Hulu has cut the price of its ad-included monthly streaming service from $7.99 a month to $5.99 a month in an apparent effort to exploit Netflix’s decision this month to raise prices.

The time-limited offer is only good for new and returning subscribers, and the price will return for customers who sign up to $7.99 a month after one year. (Hulu also offers an ad-free edition for $11.99 a month.)

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Still, at $5.99 a month, Hulu is now $5-a-month cheaper than Netflix’s plan that also includes high-def and the ability to watch streams on two different devices at the same time. (Netflix also has a basic $7.99-a-month plan that includes one stream, and standard-definition programming.)

Netflix last week raised the price of the HD, two-stream monthly plan from $9.99 a month to $10.99 a month for new customers; the fee hike will be added soon to existing customers as well.

In addition, Netflix raised the price of its four-stream, 4K/HD plan from $11.99 to $13.99 a month.

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Hulu’s $5.99 offer, which will expire on January 9, 2018, was quietly added to its web site last month. But the company launched an e-mail blitz this week to alert former subscribers (and others) of the deal, an obvious attempt to exploit Netflix’s decision.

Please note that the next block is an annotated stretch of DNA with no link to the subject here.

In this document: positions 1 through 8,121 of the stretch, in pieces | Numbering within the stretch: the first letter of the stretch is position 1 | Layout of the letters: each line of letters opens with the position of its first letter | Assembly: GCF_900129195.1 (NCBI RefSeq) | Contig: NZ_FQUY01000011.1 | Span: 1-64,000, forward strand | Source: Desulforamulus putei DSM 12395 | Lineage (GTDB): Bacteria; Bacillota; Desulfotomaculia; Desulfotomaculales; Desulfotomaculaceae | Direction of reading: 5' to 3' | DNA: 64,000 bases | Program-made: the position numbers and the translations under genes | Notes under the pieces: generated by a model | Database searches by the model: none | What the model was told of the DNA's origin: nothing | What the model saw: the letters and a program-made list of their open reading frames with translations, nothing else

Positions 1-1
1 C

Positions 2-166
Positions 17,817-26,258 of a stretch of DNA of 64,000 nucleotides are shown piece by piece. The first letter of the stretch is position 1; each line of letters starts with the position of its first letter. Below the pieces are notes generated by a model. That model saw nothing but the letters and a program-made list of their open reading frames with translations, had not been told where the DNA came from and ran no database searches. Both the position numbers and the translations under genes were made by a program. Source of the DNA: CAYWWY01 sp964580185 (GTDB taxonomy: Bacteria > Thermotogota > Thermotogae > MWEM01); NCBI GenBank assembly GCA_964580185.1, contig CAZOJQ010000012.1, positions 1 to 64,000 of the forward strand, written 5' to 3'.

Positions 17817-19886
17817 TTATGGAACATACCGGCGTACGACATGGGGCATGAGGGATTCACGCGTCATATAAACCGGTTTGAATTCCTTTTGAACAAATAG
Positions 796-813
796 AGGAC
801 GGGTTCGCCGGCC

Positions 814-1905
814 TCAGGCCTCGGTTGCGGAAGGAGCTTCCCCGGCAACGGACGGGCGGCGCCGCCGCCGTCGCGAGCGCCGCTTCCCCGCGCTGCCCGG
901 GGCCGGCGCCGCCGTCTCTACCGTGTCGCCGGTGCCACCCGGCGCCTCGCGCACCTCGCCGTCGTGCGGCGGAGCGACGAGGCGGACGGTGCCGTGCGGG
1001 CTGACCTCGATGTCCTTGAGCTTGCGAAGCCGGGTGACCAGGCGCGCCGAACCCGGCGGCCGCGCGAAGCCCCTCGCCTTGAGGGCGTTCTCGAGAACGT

Hulu, which last year launched a live streaming service for $39.99 a month, has badly trailed both Netflix and Amazon Prime in the subscription Video on Demand category.  Netflix has more than 50 million steaming subscribers in the United States while Hulu’s number is thought to be well under 20 million.

Amazon does not reveal subscriber totals for its Prime streaming service, but analysts have estimated it’s in the dozens of millions. (Amazon Prime streaming costs $8.99 a month, if purchased separately; free if you purchase the annual $99 Amazon Prime membership, which also includes such perks as two-day free shipping on thousands of products.)

By dropping the price now in the Fall when home viewing increases, Hulu is clearly hoping it can attract not only new subscribers, but peel away some Netflix customers.

Hulu has also committed to spending $2.5 billion on programming this year, far less than Netflix, but a significant increase over previous years. The company scored a big victory over Netflix last month when its original drama, The Handmaid’s Tale (pictured above), won the Emmy for Best Drama Series.

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— Phillip Swann